DEATH OF THE MILWAUKEE LIQUOR INDUSTRY
Article courtesy of John Lindsay with minor alterations by the Editor Mike Reilly.
Last Revised 01/01/2007
About a hundred and twenty years ago, the Milwaukee liquor industry was dealt a death blow. Here is how it happened.
The distilleries and the breweries grew up here before the Civil War in competitive harmony, even though beer was not then used as a chaser. With Milwaukee whiskey selling for 15 cents a gallon, there was little need for slowing down consumption by the use of chasers of any kind.
During the Civil War, the Federal government slapped a $1 a barrel tax on beer and a $1 a gallon on whiskey, which made beer drinking a bargain and led thrifty Milwaukeeans to change their drinking habits.
After the war, the whiskey tax was raised to $2 a gallon, even though President Ulysses Grant, of all people should have known better. There were then eight distilleries in Milwaukee and a number of others outside the city limits. The local distillers were Otto Bierbach, Brunst & Casperi, Koeffler Bros., O’Neill & Reynolds, Rindshopf & Son, J.B. Schram, P. Young, and Schuckman and Waldeck.
Even in those days, Milwaukee was a law abiding community and the distillers paid the $2 tax, grumbling all the way. But before long they ran into difficulty with competition from Chicago distillers. Chicago whiskey was selling here for $1.15 a gallon. Bierbach, Brunst, Koeffler, Rindshopf and their friends figured out that if the Chicagoans could sell whiskey that was taxed at $2 a gallon, for $1.15 they must not be paying the tax. They were paying off the people charged with enforcing the tax instead. Most of the Milwaukeeans switched over to the new rules that were developed by the Chicagoans. Washington found its liquor tax wasn’t bringing in much revenue, but everyone else was satisfied until 1876, when the stakes were raised.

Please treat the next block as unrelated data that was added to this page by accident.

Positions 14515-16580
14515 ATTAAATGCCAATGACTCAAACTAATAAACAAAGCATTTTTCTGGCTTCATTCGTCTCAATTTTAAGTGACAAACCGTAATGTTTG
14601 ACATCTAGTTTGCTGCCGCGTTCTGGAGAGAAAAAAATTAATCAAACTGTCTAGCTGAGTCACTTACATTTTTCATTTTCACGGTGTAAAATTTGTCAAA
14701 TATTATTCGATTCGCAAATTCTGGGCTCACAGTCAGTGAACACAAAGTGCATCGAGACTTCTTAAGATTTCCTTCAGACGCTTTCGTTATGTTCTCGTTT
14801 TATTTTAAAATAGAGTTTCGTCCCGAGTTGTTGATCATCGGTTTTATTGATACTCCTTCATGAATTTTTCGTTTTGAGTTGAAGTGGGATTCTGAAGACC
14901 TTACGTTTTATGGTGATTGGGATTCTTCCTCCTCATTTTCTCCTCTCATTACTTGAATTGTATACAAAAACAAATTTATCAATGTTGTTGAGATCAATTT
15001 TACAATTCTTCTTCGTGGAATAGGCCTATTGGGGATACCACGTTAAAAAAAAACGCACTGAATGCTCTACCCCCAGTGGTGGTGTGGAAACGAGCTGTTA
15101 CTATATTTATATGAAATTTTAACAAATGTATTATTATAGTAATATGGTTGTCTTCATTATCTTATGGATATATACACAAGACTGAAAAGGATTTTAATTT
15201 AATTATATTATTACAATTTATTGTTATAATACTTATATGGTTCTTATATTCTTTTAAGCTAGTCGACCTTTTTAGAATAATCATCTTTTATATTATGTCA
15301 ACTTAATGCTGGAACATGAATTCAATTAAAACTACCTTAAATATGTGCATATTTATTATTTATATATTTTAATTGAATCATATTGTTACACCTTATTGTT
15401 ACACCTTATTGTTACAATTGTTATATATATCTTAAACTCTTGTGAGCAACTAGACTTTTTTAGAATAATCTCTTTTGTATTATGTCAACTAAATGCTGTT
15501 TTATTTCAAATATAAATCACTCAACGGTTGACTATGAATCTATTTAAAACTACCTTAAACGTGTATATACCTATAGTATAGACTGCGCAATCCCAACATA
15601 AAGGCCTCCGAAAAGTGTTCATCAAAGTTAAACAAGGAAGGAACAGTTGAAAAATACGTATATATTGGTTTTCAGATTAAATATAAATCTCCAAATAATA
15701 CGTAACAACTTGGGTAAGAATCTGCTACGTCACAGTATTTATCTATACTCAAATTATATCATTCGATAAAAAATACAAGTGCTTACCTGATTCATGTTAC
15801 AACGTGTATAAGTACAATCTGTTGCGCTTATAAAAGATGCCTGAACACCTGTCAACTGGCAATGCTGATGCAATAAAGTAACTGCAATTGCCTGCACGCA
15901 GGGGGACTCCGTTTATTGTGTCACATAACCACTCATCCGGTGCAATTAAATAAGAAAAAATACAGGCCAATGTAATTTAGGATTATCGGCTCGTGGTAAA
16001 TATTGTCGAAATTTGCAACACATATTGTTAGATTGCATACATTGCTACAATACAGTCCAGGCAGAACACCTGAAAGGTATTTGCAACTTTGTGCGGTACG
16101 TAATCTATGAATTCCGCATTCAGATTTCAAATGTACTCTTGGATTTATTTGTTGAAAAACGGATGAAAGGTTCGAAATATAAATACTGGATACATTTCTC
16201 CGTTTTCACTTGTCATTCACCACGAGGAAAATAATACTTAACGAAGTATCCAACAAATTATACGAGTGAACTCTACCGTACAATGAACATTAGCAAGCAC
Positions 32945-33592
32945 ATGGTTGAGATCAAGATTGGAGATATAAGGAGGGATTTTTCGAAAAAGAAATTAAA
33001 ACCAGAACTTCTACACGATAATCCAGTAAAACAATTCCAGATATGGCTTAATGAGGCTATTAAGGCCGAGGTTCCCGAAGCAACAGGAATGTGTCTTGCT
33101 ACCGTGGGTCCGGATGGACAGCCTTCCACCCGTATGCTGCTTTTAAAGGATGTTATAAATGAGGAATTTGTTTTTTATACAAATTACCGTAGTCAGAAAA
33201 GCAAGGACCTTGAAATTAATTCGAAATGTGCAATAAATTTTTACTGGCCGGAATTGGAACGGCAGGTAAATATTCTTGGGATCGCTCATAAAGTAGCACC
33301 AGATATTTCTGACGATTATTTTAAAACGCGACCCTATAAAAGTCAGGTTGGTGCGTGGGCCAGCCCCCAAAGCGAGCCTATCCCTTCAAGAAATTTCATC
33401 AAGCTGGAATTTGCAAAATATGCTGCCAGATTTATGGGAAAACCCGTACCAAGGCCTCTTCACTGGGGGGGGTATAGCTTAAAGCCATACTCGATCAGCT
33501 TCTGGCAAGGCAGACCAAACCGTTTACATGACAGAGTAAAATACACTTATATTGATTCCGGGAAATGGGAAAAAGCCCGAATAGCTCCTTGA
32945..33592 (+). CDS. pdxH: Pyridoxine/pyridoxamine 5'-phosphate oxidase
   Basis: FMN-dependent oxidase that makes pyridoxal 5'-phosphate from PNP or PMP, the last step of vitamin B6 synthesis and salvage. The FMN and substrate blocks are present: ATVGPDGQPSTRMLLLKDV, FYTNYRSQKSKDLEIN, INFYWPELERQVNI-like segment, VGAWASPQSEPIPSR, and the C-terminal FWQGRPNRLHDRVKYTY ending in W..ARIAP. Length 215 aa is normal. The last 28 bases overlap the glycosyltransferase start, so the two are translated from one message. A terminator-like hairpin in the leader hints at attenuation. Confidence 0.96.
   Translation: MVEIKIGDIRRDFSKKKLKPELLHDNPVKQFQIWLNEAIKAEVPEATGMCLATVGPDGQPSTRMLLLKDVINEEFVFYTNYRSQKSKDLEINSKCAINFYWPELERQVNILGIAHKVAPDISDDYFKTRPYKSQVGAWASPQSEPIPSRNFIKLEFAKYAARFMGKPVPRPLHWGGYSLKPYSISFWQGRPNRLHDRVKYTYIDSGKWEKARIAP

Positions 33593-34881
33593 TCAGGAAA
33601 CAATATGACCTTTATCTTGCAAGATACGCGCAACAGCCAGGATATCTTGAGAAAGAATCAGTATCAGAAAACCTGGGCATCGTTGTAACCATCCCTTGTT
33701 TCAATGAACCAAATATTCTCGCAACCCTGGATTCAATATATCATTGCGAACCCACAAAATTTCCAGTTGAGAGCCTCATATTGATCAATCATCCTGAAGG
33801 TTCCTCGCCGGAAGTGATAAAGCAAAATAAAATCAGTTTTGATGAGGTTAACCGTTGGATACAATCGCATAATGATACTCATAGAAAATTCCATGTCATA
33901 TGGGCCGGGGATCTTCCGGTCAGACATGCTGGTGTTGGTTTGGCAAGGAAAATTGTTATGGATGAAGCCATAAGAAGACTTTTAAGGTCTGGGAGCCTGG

It was then that Congress decided that a manufacturer of contraband booze would be subject to a prison term as well as a fine. Jacob Nunnemacher, for one decided to get out of the business. He sold his Nunnemacher Distillery, located well out in the country near what is now 27th & Oklahoma, to the Kinnickinnic Distilling Co. He had been willing to take a chance with a fine, but wasn’t ready to go to jail. The Kinnickinnic outfit, despite its catchy name , didn’t last long, and within a few years only three distilleries remained in the city. They were Meadow Spring Distilling Co., Wm. Bergenthal Co., and John Meiner.
By 1916, there were only two distilleries here, although one had three companies operating out of the same address. National Distilling was one, and S.C. Herbst was the other. Herbst’s three firms were, Benson Creek Distillery, Old Judge Distilling Co., and the Old John E. Fitzgeralds Distillery.
Prohibition closed these distilleries down, but the real turning point was in 1876, when Jake Nunnemacher decided that he didn’t want to risk going to jail.
Editor’s Note: Additions to the Liquor Industry Business in Milwaukee
Some of Milwaukee’s earliest distilleries did not only make liquor but ale and beer as well. The first was what became the Lake Brewery, Milwaukee’s earliest brewery. Another was the Empire Brewery operated by the Best family.